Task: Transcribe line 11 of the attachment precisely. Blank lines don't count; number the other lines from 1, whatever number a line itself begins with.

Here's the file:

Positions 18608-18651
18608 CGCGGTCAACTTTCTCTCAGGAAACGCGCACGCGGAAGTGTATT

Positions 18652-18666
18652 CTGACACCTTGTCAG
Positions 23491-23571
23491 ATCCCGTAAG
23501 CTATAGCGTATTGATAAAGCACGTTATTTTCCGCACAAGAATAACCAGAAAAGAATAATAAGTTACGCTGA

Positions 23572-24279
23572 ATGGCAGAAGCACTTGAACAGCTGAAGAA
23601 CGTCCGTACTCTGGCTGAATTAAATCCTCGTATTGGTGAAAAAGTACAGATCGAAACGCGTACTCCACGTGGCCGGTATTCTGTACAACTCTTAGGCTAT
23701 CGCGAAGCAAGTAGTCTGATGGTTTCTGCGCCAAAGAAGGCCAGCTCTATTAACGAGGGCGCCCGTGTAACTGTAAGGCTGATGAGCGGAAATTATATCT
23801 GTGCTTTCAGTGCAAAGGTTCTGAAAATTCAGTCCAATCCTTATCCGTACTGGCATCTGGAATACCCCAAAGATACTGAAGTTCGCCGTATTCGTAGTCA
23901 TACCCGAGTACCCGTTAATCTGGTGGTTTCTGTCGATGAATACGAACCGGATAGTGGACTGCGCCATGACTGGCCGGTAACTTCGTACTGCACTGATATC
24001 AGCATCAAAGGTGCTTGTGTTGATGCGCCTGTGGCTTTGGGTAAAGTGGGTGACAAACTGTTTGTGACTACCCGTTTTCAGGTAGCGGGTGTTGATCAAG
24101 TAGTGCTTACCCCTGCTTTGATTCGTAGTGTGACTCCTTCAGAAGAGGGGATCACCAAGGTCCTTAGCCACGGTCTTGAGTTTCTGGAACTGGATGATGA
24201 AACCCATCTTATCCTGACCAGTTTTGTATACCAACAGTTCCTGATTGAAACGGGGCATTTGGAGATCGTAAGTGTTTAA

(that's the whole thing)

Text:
23701 CGCGAAGCAAGTAGTCTGATGGTTTCTGCGCCAAAGAAGGCCAGCTCTATTAACGAGGGCGCCCGTGTAACTGTAAGGCTGATGAGCGGAAATTATATCT